How to Protect an Enterprise Database from an Admin

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A system administrator is essential for almost any organization. Whether they’re an in-house employee or a subcontractor, a system administrator plays a huge role in keeping your business operating continuously and smoothly and keeping it compliant with enterprise data protection requirements.

 

System administrators have full control over the ins and outs of your database and, in many cases, over its underlying physical infrastructure. That’s why you need to pay close attention to an admin’s actions in order to protect a database. In this article, we discuss best practices and tools to do that.

 

Why database administrators are a threat

 

Privilege abuse is a real threat. And admins usually have all the privileges.

 

The duties of admins vary across organizations. But admins are usually responsible for these database-related tasks:  

  • Preventing data loss and protecting data integrity
  • Managing users and user privileges
  • Managing and ensuring the protection of database-related network infrastructure
  • Supervising database operations and monitoring performance
  • Performing backup and recovery

What do admins do with databases?

Elevated privileges allow database administrators to access sensitive data. Admins can use these privileges to steal data or misuse it for personal gain and easily cover their tracks.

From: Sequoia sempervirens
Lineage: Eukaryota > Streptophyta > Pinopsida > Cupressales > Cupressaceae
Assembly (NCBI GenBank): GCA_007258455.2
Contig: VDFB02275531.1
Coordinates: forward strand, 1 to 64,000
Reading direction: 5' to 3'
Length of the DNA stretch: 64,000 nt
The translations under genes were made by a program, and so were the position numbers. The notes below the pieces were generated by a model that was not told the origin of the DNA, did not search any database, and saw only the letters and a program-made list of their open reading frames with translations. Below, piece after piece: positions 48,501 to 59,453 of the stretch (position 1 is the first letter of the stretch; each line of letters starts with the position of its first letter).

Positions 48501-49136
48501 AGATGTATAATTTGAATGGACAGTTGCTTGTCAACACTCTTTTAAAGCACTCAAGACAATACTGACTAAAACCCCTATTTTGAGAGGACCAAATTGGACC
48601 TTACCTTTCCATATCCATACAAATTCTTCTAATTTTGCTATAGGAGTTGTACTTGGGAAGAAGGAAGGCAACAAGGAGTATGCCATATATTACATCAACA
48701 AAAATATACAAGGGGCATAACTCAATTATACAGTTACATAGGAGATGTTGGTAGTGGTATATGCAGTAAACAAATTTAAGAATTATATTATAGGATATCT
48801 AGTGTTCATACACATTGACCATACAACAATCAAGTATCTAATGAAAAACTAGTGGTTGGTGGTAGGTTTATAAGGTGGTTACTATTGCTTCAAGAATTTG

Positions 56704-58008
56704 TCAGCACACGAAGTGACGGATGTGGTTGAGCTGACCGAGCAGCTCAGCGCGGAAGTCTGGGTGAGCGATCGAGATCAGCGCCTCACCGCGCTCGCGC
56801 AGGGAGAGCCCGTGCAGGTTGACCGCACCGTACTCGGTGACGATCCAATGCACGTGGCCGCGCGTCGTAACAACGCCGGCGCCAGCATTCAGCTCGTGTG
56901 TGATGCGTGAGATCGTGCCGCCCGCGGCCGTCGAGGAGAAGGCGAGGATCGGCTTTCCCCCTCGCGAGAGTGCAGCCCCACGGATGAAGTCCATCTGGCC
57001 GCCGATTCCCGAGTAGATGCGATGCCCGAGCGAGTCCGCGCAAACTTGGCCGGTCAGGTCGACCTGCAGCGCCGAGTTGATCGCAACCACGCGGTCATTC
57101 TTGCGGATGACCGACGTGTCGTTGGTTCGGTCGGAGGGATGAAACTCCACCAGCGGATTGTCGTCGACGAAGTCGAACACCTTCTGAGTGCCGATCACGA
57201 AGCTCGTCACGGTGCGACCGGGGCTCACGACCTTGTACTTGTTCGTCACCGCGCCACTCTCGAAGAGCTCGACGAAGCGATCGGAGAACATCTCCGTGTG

Potential dangers of database administrators:

 

  • Insiders can harm the system much more than outsiders. Administrators are already inside. Any hacker needs time to infiltrate your enterprise database and figure out what data it contains. Admins have direct, unrestricted access to all databases within your network.
  • Multiple vectors of approach. Elevated privileges allow administrators to choose among numerous methods for a potential attack. They can access data directly, copy a database, execute malicious code, change the privilege level for others, etc. In short, they have more possibilities than any other user.
  • An admin’s malicious actions are hard to detect. Malicious actions of insiders often are hard to distinguish from their everyday activities, considering that they’re supposed to access data for work anyways. This factor is multiplied by the greater level of trust employers often place in their privileged employees.
  • Admins can easily cover their tracks. It’s easy for an administrator to change or delete logs in order to mask their activity. In this case, it will be very hard to determine the perpetrator or prove their guilt. And even if malicious actions are detected, an administrator can easily explain it as a mistake.